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    Sunday, June 23, 2024

    Americans down on the economy (again); inflation tops election concerns

    The McDonald's restaurant logo and golden arch is lit up, April 20, 2006, in Chicago. McDonald’s plans to introduce a $5 meal deal in the U.S. in June 2024 to counter slowing sales and customers’ frustration with high prices. (AP Photo/Jeff Roberson, File)

    After a spurt of optimism, Americans are feeling a little more glum about the economy - again.

    Consumer sentiment, a gauge of Americans’ economic perceptions, is at a six-month low, according to a closely watched index by the University of Michigan. The measure notched its biggest drop since 2021, reflecting the persistent tug of inflation on household budgets and fueling fears that rising prices, unemployment and interest rates could all worsen in the coming months.

    That pessimism is altering consumers’ spending habits. McDonald’s, Home Depot, Under Armour and Starbucks all recently reported disappointing earnings, as people cut back on fast food, kitchen renovations, sneakers and afternoon lattes. Retail sales were flat in April after decent pickups in February and March. Meanwhile, Walmart reported a strong first quarter this past week, nudged upward by high-income shoppers, executives said.

    And gas prices, while easing in recent weeks, are up overall for the year, just ahead of the busy summer season.

    “For the last couple of years, the economy has been driven by household spending, and now people are starting to say, ‘Let’s retrench here,’” said Jeffrey Roach, chief economist for LPL Financial. “The pressure from inflation has finally started to hit even upper-income households.”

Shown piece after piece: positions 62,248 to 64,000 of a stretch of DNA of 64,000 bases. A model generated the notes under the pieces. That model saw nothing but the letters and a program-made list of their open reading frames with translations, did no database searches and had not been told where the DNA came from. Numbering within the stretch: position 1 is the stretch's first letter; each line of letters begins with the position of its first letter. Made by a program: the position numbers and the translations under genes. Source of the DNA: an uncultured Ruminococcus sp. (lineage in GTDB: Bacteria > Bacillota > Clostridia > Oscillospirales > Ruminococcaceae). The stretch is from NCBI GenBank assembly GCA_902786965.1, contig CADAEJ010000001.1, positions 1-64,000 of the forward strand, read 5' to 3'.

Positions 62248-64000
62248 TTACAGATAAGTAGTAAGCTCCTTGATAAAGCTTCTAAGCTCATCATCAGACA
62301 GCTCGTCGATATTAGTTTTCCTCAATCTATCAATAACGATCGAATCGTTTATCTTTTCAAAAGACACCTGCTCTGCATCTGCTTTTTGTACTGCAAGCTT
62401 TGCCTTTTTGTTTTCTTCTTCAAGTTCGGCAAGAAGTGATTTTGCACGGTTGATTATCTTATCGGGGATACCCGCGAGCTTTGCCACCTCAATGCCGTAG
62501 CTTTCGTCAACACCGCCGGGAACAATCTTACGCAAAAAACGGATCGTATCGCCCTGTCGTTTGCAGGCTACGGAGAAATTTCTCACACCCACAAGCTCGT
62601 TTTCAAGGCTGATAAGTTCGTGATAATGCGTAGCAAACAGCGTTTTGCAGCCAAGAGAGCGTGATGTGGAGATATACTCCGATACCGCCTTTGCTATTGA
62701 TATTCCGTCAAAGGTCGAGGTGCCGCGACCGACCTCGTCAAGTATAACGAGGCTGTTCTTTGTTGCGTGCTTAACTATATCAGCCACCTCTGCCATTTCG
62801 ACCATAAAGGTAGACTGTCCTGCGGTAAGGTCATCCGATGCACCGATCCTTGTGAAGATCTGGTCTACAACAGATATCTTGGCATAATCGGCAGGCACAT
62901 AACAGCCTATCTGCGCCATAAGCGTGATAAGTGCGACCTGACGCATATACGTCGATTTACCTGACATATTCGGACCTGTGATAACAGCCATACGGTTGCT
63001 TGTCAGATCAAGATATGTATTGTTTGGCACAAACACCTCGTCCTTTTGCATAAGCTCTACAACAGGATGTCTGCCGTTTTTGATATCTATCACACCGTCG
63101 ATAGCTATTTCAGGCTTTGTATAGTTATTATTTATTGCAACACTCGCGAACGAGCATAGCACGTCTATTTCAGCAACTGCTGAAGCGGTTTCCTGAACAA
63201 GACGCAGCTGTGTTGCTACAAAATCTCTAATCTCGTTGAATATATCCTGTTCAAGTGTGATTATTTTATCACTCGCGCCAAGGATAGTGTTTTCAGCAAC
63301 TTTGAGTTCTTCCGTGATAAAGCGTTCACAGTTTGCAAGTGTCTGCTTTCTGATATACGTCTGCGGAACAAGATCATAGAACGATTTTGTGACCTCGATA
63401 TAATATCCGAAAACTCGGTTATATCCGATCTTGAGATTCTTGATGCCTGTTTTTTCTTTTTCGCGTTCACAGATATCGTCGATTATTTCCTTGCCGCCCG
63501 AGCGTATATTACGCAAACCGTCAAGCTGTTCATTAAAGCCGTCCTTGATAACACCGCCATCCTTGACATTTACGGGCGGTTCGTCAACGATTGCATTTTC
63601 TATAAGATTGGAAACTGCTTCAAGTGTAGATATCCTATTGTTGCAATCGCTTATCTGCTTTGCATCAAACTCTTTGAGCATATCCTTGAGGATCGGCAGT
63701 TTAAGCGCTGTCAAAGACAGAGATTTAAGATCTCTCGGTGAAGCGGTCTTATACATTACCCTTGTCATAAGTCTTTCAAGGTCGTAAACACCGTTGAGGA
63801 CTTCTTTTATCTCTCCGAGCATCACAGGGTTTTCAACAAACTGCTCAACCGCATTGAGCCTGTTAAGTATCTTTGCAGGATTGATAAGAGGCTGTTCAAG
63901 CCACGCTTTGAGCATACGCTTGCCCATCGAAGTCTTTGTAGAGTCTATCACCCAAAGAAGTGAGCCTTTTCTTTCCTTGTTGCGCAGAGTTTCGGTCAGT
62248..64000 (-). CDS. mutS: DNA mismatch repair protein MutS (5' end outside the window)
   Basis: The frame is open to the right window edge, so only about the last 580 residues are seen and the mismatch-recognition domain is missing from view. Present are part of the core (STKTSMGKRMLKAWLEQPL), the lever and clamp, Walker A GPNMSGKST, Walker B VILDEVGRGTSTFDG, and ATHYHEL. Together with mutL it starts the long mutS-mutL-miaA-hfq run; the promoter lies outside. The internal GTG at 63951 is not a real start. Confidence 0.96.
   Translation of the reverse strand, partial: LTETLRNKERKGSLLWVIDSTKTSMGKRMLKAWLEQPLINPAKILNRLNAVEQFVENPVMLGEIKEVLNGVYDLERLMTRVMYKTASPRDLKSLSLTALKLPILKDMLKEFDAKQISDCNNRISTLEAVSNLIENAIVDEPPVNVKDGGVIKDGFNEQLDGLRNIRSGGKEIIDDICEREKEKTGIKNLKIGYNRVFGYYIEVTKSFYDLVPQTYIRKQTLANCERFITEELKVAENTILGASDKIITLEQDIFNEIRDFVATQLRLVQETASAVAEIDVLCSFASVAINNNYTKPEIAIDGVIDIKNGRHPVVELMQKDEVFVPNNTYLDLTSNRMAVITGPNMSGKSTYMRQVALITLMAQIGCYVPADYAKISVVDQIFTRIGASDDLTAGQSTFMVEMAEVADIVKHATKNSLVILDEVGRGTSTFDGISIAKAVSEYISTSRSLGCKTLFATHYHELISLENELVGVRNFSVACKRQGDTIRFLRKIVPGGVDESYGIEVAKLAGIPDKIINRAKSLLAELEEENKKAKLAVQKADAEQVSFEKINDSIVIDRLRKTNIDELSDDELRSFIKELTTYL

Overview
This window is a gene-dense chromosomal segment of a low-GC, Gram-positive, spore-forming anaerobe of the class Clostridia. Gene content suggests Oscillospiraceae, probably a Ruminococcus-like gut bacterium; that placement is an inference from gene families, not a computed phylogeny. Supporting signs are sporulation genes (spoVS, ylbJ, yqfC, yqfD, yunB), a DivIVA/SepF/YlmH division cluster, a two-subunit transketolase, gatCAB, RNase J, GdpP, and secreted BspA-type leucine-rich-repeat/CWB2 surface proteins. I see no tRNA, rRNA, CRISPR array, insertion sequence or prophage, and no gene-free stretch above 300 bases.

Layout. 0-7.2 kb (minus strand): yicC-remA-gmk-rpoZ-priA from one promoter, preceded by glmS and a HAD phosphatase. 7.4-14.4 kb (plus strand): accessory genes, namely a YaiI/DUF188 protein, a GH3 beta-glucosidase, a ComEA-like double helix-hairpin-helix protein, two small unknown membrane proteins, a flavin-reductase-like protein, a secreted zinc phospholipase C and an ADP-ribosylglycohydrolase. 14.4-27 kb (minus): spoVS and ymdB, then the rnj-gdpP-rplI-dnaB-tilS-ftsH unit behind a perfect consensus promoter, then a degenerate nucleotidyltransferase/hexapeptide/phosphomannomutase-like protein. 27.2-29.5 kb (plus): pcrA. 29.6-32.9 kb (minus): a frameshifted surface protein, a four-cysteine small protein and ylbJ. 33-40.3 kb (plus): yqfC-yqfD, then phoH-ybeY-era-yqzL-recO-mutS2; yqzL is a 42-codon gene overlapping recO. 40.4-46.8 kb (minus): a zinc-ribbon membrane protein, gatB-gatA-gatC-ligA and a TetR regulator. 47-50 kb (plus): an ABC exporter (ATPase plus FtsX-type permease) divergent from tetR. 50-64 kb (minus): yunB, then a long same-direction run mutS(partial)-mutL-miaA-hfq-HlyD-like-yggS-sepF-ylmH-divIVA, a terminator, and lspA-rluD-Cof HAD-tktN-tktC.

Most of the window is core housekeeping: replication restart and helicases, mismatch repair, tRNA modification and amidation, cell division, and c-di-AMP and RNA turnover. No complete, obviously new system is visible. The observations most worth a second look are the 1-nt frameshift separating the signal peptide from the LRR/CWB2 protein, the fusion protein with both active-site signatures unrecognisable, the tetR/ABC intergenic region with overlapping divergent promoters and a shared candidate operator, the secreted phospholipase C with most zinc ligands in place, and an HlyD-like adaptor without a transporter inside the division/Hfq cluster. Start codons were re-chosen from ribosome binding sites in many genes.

The economy, while still remarkably strong, has slowed in recent months as the Federal Reserve tries to get inflation under control. Employers are adding fewer jobs, wage growth has decelerated, and Americans are holding off on big purchases like homes, cars and washing machines.

    It could cast a pall over this fall’s presidential election and add new complications for the Biden campaign, which has already struggled to convince Americans that the president’s policies have improved their financial fortunes.

    Polls consistently show that Americans favor former President Donald Trump over Biden on economic issues. In April, some 36 percent of Americans said the economy is the country’s top issue, up from 30 percent in February and March, Gallup polls show. More people also cited inflation and high cost of living as larger concerns than they did the previous month.

    The White House has doubled down on its economic message - touting its progress on inflation but conceding that it must do more to lower the cost of health care and housing as well as cut taxes for middle-class families.

    “Families are still struggling with prices that are too high,” said Jared Bernstein, chairman of Biden’s Council of Economic Advisers. “We’ve made a lot of progress in the right direction, and we are going to keep fighting to lower costs for families and make billionaires and corporations pay their fair share.”

    In a statement, the Trump campaign said the former president would “uplift all Americans” by lowering taxes and raising wages. “The American people cannot afford four more years of Bidenomics,” spokeswoman Karoline Leavitt said.

    Consumer spending, which makes up more than two-thirds of the economy, has been critical in driving growth and keeping the country out of a recession during this period of surging inflation these past few years. Americans emerged from the coronavirus pandemic ready to spend - and had the means to do so, thanks to extra savings and stimulus money.

    But as that cushion has run out while prices remain high, families are beginning to pull back.

    “We’re going into the summer doldrums, and consumers want a clear plan for how to work through some of these challenges,” Roach said. “Rent prices are coming down, but they’re still high. The cost of everyday life is still high - not that the executive branch has much to do with it, but they certainly get blamed for it.”